Milkweed: It’s Not Just for Monarchs

Many beekeepers are fond of watching the miracles of monarch development unfold alongside our honey bee colonies. Often recognized as a field weed of sorts, milkweed is a valuable food source to many pollinators. It is slow to emerge in spring, but once established, this native readily returns and multiplies. In our area, milkweed blooms early summer, providing rich nectar to a variety of bees and butterflies, including our beloved honey bees. In fact, my butterfly weed (not to be confused with the less valuable butterfly bush) is currently filled with honey bees finding much needed sustenance post nectar flow.

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Butterfly weed, Asclepias tuberosa, filled with honey bees filling up on nectar in my backyard.

Soon, monarchs will come to our area in search of milkweed on which to lay their eggs. Bear in mind that these voracious caterpillars will strip the plants of their leaves, allowing the caterpillars to grow exponentially before mutating into the enchanting black and orange butterflies that so easily represent pollinators everywhere. As such, by end of summer these plants are not as attractive in the flower beds as they are now because they become void of blooms and leaves, however the seed pods left behind add significant interest. If you don’t want them spreading, remove the seed pods. Otherwise, allow the seeds to dry and you’ll have more seeds than you can likely handle.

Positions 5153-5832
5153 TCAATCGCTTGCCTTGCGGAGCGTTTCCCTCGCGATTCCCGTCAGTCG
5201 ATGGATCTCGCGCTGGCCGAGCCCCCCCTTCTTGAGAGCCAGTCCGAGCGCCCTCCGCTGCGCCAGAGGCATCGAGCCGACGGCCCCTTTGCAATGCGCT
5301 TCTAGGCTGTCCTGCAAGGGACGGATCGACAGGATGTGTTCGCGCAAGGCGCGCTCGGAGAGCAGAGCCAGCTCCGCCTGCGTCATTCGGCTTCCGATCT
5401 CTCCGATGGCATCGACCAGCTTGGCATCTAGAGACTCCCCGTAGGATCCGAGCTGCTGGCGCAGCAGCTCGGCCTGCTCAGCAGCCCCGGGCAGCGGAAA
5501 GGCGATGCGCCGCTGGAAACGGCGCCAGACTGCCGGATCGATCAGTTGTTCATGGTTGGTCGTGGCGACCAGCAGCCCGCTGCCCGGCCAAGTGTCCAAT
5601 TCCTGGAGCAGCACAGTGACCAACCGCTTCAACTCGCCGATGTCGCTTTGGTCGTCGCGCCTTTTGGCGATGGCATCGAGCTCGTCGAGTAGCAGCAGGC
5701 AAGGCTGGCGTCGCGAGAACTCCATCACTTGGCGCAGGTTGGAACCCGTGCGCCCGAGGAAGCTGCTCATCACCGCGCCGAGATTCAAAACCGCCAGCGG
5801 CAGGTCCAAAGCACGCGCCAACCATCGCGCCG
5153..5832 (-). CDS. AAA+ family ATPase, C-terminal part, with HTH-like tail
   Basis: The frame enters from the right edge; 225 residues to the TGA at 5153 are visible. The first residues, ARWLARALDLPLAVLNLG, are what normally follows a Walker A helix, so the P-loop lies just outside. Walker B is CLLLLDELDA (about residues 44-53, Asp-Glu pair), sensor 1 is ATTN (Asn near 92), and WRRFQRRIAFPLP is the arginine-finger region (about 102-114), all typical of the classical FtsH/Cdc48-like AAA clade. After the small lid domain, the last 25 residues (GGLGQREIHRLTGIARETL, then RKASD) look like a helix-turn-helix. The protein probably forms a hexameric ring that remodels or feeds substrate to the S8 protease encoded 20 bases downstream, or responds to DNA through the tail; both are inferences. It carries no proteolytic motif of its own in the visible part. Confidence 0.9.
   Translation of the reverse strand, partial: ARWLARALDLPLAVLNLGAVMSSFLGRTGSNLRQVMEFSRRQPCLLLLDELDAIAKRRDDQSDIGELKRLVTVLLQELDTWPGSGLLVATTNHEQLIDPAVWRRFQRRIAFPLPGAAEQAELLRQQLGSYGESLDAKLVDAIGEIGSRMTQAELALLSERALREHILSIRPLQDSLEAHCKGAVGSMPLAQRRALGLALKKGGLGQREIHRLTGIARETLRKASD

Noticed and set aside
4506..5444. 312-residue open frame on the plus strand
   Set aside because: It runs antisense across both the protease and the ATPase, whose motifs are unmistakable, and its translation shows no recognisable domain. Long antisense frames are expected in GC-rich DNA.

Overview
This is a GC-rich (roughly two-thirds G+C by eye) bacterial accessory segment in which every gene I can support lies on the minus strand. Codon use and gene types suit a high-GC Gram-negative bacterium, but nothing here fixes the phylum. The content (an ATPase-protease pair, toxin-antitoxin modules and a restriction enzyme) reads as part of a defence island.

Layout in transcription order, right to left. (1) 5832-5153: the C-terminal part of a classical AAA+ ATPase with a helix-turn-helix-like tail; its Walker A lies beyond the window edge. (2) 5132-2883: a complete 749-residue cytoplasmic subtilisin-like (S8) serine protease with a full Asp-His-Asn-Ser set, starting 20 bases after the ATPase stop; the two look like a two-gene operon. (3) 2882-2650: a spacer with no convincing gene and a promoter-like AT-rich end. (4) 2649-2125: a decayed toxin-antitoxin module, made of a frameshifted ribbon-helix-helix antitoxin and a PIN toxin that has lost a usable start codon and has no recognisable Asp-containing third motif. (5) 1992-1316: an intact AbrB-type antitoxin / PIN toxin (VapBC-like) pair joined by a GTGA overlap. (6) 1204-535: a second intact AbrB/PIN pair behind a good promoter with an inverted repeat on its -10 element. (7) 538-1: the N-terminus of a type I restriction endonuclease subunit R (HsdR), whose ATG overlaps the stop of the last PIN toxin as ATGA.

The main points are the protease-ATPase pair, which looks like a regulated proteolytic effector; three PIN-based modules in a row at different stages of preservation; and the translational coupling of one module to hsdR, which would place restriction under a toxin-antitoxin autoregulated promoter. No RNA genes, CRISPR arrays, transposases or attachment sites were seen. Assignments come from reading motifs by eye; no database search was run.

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The wind easily carries milkweed seeds from opening seed pods to new destinations (here, butterfly weed).  I find the seed pods to be fascinating in all stages, adding interest to the otherwise spent plants.
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Hello, Yellow! butterfly weed with a bumble bee visitor alongside a spent plant dispersing seeds.

As beekeepers, we’ve learned to appreciate the value of many plants deemed lesser such as dandelion, clovers and goldenrod. The intrinsic beauty of milkweed surpasses most ornamental nursery stock as it will have nourished countless pollinators like our honey bees and allowed for the next generation of monarchs who will then travel south for the winter months before repeating the cycle again. That’s something we can all feel good about.